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ST. JOSEPH: PATRON OF HIDDEN LIFE (Part I)

Devotion to St. Joseph is one of the choicest graces that God can give to a soul, for it is tantamount to revealing the entire treasury of our Lord’s graces. When God wishes to raise a soul to greater heights, he unites it to St. Joseph by giving it a strong love for the good saint. (St. Peter Julian Eymard)


Calbayog City: In this year, the Church in the Philippines gladly celebrates two important events: the 500th anniversary of the coming of Christianity to the Philippines and the 150th anniversary of the proclamation of St. Joseph as Patron of the Universal Church. The former is peculiarly for the Philippine Church while the latter is for the entire Catholic Church in the world. Indeed, there are many things to write about the former given that it has been woven into the fabric of our local history, but the latter is also of great significance for it concerns a very important figure in salvation history, St. Joseph, the Spouse of Mary and the foster father of our Lord Jesus. Thus, it is but right that we give due credit to this “extraordinary figure” – St. Joseph – who is so dear and close to our own human experience.

In his apostolic letter, Patris Corde, Pope Francis decreed that this liturgical year be dedicated to St. Joseph.[1] Writing in the midst of this crisis brought about by the COVID-19 pandemic, he invites the Church to “discover in Joseph – the man who goes unnoticed, a daily, discreet and hidden presence – an intercessor, a support and a guide in times of trouble.”[2] Heedful of his invitation in this year of St. Joseph, I propose that we pay particular attention to the hidden life of Joseph as evinced in the Annunciation, in the hidden life of Jesus and in Jesus’ public ministry. We hope that his life of concealment will shed some light into our experiences today.[3]




Joseph, a ‘Hidden Saint’


Little is written about St. Joseph in the Scriptures and even in the apocryphal texts.[4] For this reason, St. Joseph is called a “hidden saint.” In fact, Joseph appeared only at least five times in the gospels: Genealogy of Jesus (cf. Mt 1:1-17; Lk 3:23-38), Annunciation to Joseph (cf. Mt 1:18-25); Birth of Jesus (cf. Lk 2:1-20); Flight to and Return from Egypt (cf. Mt 2:13-15, 19-23); Finding of Jesus in the Temple (cf. Lk 2:41–52).[5] A few traces of him can also be found in the apocryphal writings such as in Proto-evangelium of James, Infancy Gospel of Thomas, Syriac Infancy Gospel, Gospel of Pseudo-Matthew, and the Gospel of Nativity of Mary. In these apocryphal texts, we can find some details of Joseph’s life which have been left out of the Bible. Say for instance, the Proto-evangelium of James records Joseph’s life before he knew Mary. Here, Joseph is depicted as a widower, an elderly and a father of grown sons.[6] Given these minute available resources that we have of St. Joseph, this makes the life of St. Joseph a quite complicated subject. However, we believe that, despite this scarce information that we have of him, these are already enough data in order for us to know the virtues of his ‘hidden’ life as a saint. For this reason, now we will try to explore the significance of the hidden life of Joseph. (To be continued...)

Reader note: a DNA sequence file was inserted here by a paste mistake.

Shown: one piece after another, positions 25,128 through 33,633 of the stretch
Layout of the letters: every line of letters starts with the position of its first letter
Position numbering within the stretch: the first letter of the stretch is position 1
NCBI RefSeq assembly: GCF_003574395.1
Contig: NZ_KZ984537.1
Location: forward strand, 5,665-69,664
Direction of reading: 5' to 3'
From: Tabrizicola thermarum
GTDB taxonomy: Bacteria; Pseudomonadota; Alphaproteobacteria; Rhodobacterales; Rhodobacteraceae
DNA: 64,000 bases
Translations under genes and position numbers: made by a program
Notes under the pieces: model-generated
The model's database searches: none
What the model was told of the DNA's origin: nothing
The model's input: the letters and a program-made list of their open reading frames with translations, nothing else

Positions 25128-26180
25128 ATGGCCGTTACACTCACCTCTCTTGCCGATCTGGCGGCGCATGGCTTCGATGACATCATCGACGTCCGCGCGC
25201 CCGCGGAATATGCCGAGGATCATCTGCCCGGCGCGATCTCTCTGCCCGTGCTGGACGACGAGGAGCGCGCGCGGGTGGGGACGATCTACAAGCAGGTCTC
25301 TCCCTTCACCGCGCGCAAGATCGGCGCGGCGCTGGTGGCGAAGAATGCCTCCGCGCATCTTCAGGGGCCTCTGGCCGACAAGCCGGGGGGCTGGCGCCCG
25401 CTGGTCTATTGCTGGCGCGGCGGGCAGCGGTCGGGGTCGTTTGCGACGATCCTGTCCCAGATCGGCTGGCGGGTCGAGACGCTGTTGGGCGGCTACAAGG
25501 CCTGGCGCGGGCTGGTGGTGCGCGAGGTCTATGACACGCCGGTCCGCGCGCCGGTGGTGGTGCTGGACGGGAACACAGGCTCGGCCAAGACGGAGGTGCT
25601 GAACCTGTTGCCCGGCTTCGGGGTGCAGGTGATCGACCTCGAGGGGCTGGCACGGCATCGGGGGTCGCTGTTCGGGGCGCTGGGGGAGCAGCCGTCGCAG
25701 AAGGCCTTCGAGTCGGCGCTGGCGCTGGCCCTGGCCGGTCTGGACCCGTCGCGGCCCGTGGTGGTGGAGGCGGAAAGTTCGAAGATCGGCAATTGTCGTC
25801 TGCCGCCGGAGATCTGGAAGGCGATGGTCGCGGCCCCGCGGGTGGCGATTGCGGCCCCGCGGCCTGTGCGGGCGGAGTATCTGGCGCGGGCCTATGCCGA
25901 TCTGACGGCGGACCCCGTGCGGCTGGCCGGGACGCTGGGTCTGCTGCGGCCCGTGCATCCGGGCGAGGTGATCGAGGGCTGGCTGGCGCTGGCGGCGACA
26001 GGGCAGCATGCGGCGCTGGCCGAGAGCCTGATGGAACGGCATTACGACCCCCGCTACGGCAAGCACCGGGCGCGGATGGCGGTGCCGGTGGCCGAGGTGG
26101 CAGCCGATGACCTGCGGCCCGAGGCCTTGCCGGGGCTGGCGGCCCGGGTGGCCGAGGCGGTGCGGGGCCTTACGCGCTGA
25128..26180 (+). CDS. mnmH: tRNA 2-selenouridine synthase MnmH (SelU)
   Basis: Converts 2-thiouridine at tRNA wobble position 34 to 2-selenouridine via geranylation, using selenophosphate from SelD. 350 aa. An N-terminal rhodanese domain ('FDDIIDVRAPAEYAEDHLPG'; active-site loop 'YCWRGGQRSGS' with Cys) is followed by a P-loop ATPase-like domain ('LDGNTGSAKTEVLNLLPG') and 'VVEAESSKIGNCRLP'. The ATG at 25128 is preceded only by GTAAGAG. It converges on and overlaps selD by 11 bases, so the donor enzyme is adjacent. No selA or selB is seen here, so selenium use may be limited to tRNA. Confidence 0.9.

[1] Through the decree Quemadmodum Deus dated December 8, 1870, Pope Pius IX declared that St. Joseph be invoked as the “Patron of the Universal Church.” See Sacred Congregation of Rites, Quemadmodum Deus (08 December 1870), https://osjusa.org/st-joseph/magisterium/quemadmodum-deus/ (accessed: 12 April 2021). [2] See Pope Francis, Apostolic Letter on the 150th Anniversary of the Proclamation of St. Joseph as Patron of the Universal Church Patris Corde (08 December 2020), http://www.vatican.va/content/francesco/en/apost_letters/documents/papa-francesco-lettera-ap_20201208_patris-corde.html (accessed: 12 April 2021). [3] For us, Calabrians, we can learn many things from St. Joseph given that it is part of our spirit to search for concealment. Hence, our Constitutions ask us not “to put ourselves in the limelight, to aspire to accomplish great and magnificent things in the eyes of the world, to draw the attention and influence of people on us and our activities…” Poor Servants of the Divine Providence (PSDP) Congregation, Constitutions and Directory (Bangalore: Ish Kripa Delegation, 2010), no. 17a. [4] See Wyatt North, The Life and Prayers of Saint Joseph (Washington: Wyatt North Publishing, 2012), 9-11. [5] All biblical passages are taken from: New American Bible: St. Joseph Personal Size Edition (Makati City: St. Paul’s Publication, 2004). [6] See Larry W. Hurtado, Lord Jesus Christ: Devotion to Jesus in Earliest Christianity (Cambridge: William B. Eerdmans publishing, 2003), 48.

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